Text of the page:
Windows 2000
All work and no play
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Windows 2000's administrative tools typically display resources in two forms:
  • Leaf objects, which represent actual resources such as printers and users.
  • Container objects, which essentially act as folders in the Win2000 management tools--they contain other objects. Container objects can hold other container objects or, ultimately, leaf objects.
When you promote a Windows 2000 server to be an Active Directory Domain Controller, the process generates several container objects, which can be grouped into four categories:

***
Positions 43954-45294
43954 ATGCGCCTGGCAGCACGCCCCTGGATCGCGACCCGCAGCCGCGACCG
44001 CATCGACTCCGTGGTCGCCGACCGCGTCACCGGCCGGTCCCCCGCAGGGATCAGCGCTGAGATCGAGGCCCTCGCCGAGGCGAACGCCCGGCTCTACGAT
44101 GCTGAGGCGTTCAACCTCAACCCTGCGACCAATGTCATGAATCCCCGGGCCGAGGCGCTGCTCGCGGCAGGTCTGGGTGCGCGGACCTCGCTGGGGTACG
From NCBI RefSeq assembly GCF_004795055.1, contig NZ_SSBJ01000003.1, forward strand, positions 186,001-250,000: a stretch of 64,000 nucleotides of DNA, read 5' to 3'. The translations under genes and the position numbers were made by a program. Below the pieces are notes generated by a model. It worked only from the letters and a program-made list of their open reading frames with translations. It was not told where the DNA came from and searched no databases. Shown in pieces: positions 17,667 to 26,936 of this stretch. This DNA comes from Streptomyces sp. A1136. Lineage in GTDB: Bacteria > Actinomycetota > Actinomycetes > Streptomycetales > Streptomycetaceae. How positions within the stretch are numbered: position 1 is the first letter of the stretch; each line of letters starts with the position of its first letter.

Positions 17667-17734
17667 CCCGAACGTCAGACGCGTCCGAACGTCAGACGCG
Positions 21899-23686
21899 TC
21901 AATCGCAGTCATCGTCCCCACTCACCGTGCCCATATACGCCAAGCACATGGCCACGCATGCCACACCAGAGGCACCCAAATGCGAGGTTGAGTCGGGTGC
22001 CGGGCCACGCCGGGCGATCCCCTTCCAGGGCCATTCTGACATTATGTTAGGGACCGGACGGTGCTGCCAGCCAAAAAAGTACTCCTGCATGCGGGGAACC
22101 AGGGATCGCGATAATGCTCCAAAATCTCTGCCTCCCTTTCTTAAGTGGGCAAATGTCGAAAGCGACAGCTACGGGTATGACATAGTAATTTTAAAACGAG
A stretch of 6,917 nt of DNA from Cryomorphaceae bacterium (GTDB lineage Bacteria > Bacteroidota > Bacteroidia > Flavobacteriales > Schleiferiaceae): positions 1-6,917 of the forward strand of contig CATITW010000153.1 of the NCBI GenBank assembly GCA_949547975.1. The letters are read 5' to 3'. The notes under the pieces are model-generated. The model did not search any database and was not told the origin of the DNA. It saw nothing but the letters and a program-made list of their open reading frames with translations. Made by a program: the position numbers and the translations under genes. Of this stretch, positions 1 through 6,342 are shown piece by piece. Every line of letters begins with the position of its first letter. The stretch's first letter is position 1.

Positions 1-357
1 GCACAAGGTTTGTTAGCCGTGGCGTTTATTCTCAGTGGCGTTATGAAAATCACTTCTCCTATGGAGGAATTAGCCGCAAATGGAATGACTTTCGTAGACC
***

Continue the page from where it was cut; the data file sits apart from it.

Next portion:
• Users--holds global security groups and user accounts for your domain.
  • Builtin--holds leaf objects for local security groups. (You can't move default objects from this container.)
  • Domain Controllers--holds an account for each DC in your domain.
  • Computers--holds accounts for all Win2000/WinNT computers in your domain.